Katharine MacDaid, Jihye Park, and the Hoenes Collection
In the vastness of landscapes, feelings of deep connection and disconcerting distance meet. As a central motif of different epochs in art history and artistic movements, artists devote themselves to familiar and unfamiliar landscapes. These landscapes serve as a canvas for the projection of longings and desires, but also fears and the search for identity. It is precisely this tie between "inner" and "outer" landscapes that we experience and feel, that we long for and that we shape, that gets examined within the exhibition "Close Distance."
For this purpose, the oeuvres of the Irish photographer Katharine MacDaid and the Korean painter Jihye Park are placed in a dialogue with the Hoenes Collection of Museum Villa Rot. In thematic compilations, the works present the various concepts and ideas in which landscapes can be perceived. They can define home as well as create loneliness. They can be exaggerated and idealised as well as distorted and surreal. The various artistic media used, including painting, textiles, porcelain, and photography, provide fascinating insights into the similarities and differences of multi-layered artistic encounters with the world that surrounds us every day.
In the interplay between imagination and reality, our own needs and emotions are addressed as well as memories and dreams. The nature observed for this purpose is both protagonist and venue for human thoughts and feelings. Thus, in “Close Distance“ the far and the near enter into a dialogue in order to perceive the world in us and around us anew.
Curator: Dr. Sophie-Charlotte Opitz
The Hoenes Collection, which is now part of the museum's holdings, was created between the 1930s and the 1960s. It mainly comprises sculptures, porcelain ,and arts and crafts from Asia and Europe. It is complemented by an archive of individual photographs, postcards and photo albums, which the Hoenes couple compiled together or individually on their travels as well as at home. Hermann Hoenes acquired his first East Asian artworks in the 1920s, at a time when mainly national art was collected. The collection provides insights into the fascination with and open-mindedness towards cultural diversity. The museum's guiding principle of being a meeting point for different cultures and collectives arises from this approach.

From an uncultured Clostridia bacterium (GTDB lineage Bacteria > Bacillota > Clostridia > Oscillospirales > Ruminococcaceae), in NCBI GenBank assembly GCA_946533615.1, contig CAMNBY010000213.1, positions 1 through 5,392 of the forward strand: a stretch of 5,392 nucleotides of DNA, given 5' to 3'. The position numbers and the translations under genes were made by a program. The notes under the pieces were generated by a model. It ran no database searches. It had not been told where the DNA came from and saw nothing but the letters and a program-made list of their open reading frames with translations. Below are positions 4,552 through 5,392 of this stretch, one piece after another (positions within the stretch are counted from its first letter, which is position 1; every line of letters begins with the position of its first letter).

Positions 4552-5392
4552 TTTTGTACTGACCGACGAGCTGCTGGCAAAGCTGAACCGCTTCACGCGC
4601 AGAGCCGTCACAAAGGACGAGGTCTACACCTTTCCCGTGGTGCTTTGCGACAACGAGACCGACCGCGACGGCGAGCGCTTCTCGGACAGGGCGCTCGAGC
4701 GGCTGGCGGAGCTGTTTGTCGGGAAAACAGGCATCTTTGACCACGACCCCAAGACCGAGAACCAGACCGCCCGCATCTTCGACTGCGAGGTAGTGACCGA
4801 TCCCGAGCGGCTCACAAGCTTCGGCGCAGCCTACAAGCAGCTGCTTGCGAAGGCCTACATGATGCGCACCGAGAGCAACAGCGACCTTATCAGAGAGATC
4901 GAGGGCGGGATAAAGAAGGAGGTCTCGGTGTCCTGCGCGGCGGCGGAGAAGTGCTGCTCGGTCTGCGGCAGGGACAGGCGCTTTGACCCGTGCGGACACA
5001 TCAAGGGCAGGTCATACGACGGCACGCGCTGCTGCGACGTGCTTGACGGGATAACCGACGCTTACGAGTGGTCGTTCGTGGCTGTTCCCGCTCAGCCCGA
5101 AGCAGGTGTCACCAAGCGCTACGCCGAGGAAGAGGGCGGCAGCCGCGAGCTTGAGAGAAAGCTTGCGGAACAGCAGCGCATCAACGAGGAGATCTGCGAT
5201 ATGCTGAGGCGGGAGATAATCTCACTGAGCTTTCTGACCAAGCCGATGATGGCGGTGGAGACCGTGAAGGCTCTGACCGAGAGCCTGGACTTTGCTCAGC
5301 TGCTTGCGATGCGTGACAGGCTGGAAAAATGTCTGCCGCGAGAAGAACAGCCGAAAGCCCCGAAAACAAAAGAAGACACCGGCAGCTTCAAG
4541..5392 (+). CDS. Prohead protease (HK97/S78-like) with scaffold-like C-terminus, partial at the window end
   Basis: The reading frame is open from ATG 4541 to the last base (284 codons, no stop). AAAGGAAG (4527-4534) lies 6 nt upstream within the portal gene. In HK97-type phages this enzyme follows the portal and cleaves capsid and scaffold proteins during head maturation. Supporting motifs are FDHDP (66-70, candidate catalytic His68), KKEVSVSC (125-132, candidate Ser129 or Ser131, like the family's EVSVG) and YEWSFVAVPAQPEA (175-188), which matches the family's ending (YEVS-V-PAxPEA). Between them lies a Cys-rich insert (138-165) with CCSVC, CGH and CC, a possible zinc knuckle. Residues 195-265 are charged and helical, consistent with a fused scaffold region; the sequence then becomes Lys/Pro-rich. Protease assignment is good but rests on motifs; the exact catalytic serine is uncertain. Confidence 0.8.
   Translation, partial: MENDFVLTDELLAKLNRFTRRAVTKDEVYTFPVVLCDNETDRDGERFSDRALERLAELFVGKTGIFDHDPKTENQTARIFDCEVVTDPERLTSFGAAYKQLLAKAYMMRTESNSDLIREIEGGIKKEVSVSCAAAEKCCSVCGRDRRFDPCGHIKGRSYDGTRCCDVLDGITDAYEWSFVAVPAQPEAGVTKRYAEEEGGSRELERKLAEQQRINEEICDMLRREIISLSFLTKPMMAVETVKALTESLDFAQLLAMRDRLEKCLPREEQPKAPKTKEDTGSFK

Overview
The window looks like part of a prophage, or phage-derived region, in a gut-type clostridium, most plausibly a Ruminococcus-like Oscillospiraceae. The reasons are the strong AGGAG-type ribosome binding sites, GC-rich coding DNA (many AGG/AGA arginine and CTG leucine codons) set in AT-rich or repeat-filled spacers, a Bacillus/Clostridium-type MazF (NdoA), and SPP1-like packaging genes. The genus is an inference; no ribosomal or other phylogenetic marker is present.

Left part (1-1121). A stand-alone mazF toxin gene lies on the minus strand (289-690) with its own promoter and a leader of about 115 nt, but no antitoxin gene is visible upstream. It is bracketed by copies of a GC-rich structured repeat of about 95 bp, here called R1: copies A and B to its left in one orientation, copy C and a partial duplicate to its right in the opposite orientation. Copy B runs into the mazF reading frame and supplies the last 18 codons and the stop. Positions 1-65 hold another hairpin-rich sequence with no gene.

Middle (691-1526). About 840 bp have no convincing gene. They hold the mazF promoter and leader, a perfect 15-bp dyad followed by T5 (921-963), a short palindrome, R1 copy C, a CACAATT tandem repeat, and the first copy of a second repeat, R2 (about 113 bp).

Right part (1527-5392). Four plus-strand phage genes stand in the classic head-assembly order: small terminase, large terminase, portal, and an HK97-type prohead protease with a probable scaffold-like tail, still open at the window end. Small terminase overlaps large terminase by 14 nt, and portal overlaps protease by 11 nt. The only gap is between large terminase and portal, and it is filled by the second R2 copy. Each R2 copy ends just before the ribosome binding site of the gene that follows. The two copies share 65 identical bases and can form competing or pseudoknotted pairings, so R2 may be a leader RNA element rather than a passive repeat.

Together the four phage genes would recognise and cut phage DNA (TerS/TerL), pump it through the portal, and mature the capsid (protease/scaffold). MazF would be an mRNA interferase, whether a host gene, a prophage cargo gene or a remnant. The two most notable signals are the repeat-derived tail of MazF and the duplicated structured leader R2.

Photo: (c) Archiv Museum Villa Rot
Katharine Mac Daid (*1979) was born in Belfast, Northern Ireland, and grew up in the Middle East, America, Northern Ireland, and England. After completing her MA in Photography at the Royal College of Art in London, she moved back to Oman for several years to make the project Of Calling Shapes and Beckoning Shadows, a confrontation with the echoes of her childhood. Katharine then spent time in Alaska and published her first book, The Fireweed Turns. She is currently working on several long-term projects in Northern Ireland and Norway. Her series When The Black Dreams Come follows on from her series Kate and Denis, in which she embarks on a search for her Irish identity. In På avstand she explores the discernible strangeness of an unfamiliar landscape.
Photo: (c) Chris Harrison
Jihye Park (*1984) was born in Seoul, Korea. She studied Painting at Seoul Women's University in Korea and subsequently at the Academy of Fine Arts Stuttgart. She is currently postgraduating within the Weissenhof Programme of Fine Arts as ‘Meisterschülerin’ at the ABK Stuttgart. In her works, she confronts the landscape that surrounds her with her own "inner" landscape. The latter consequently is defining her perception of the surroundings. For this reason, Park works with different artistic approaches. Some of her paintings expose the European and German landscape to the foreign gaze, and feelings of strangeness and distance are created. In other paintings, she searches for the ideal place that defines for her a sense of comfort.
Photo: (c) Jihye Park